Air freight rates
made some gains in early September and there are
now signs of a build-up to peak season, on transpacific
lanes at least.
TAC Index recorded
a 5.23% week-on-week increase in rates from Hong
Kong to the U.S. on 10 September, with demand
thought to be buoyed by shippers bringing in cargo
ahead of a further of $200billion of tariffs expected
to be imposed imminently by the U.S. on Chinese
Rates from PVG to
Europe were down 3.21% over the same time frame,
with demand from Europe still relatively weak,
although pricing has been steady for much of the
year on the lane.
The disparity between
transpacific and Asia-Europe air freight demand
largely mirrors the container shipping industry,
but it is unclear as yet how much of the mismatch
is down to early shipments in the U.S. to avoid
tariffs or relative economic health.
Most analysts suggest
it is likely a bit of both.
In dollar terms,
Chinese year-on-year export growth to the U.S.
rose 13.2% last month, up from 11.2% in July as
shippers front-loaded exports ahead of impending
new U.S. tariffs on $200 billion of produce, following
earlier tariffs of $50bn on Chinese exports. Chinese
export growth to the European Union, by contrast,
fell to 8.4% in August from 9.5% in July.
Hughes, Air Cargo Business Development at Freight
Investor Services (FIS), said there were signs
of air freight markets building towards a traditional
peak season on both the Asia-Europe and Transpacific
are already reporting constraints on capacity
availability on some lanes and are expressing
a desire to lock in volumes as soon as possible,”
Apple A Day
also announced the launch of three new models.
They will need to utilize air freight to get these
into shops which could tighten capacity in the
run up to Christmas, especially if they haven’t
already secured their freight space.”
FIS recently launched
two risk management products – the Index
Linked Agreement (ILA) and the Air Freight Forwarder
Agreement (AFFA) - designed to settle contracts
based on the TAC index, thereby enabling buyers
to better manage their air cargo rate price risk.
On the Transpacific
lane, Hughes told Flying Typers that
rates had been rising as the peak import season
to the U.S. got off to a strong start, with some
shippers understood to be importing goods early
to avoid a third tranche of import tariffs on
Chinese products expected to be announced.
However, she said the TAC Index fell 1.05% in
the week to 10 September on the Asia–Europe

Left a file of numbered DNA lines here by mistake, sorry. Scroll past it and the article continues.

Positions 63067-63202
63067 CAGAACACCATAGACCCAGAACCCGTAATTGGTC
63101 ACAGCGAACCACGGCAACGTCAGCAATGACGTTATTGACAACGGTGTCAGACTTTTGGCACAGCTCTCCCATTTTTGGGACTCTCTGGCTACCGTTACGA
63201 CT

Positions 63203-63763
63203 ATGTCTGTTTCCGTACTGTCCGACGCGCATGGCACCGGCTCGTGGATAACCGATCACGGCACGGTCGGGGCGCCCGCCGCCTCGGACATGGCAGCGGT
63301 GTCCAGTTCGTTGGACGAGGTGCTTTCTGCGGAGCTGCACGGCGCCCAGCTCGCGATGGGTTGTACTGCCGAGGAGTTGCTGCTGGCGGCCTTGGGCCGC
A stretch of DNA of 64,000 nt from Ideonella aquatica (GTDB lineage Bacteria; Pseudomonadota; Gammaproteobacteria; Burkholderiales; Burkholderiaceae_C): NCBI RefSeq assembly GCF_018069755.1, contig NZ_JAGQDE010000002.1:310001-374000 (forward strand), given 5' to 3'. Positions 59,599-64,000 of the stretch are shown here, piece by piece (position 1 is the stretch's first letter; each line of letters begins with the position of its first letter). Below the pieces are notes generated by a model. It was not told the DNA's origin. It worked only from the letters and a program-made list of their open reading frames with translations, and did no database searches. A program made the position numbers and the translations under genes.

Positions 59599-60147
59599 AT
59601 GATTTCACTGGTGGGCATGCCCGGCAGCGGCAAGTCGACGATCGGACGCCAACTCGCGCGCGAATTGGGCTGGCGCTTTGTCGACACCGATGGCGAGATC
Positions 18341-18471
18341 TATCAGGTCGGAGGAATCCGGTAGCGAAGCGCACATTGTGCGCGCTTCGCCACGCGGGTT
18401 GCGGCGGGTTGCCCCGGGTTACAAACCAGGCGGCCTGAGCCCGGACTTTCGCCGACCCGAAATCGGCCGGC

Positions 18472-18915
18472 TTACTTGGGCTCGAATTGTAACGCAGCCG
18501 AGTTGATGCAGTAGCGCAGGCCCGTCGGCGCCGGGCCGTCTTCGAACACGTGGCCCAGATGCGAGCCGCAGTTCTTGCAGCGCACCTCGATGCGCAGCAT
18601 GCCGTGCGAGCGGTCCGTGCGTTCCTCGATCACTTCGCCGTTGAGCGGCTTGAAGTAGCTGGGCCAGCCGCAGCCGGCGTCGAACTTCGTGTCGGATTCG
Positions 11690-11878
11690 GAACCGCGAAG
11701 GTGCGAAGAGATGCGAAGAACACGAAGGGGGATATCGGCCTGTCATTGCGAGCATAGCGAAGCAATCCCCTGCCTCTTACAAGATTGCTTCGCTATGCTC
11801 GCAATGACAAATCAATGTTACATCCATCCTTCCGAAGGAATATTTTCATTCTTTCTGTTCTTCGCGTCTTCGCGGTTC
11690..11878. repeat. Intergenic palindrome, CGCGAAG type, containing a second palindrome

lane, pushing forecasts for Q4 peak pricing down
Goes Down Goes Up
this week has seen rates go down, they are still
up compared with the same week in 2017 and 2016,”
capacity on the Asia-Europe route, including Uni-top
Airlines’ new freighter which adds 330 tons
per week to the market, has eased the previous
capacity squeeze that was driving rates up.
peak season usually comes two weeks after the
transpacific and is likely to start in the lead
up to China’s Golden Week at the start of
Yet while demand
and rates are showing signs of improving as Q4
approaches, it is also becoming clear that air
freight has had a challenging year so far.
Annual growth in
air freight ton kilometers (FTKs) slowed to 2.8%
in the three months ended July – its slowest
pace on this basis in more than two years, according
to IATA Q32018 ‘Cargo Chartbook’ report
released this week.
are continuing to increase in seasonally adjusted
terms, the upward trend has slowed markedly from
that seen during the best of the upturn in air
freight last year,” it reported
“This largely reflects the fact that the
inventory restocking cycle, which helped air freight
growth to outperform that of wider global trade
in 2016/17, has now run its course.
against a backdrop of rising trade protectionism
measures, wider momentum in world trade also looks
to be weakening.”
so far during the second half of 2018 IATA said
cargo yields had trend upwards, albeit at a slower
pace than a year ago. “While the industry
wide load factor is trending down, ongoing high
rates of freighter aircraft utilization will continue
to help to reduce average costs, and to help offset
ongoing upward pressure on costs, particularly
from higher fuel prices,” it added.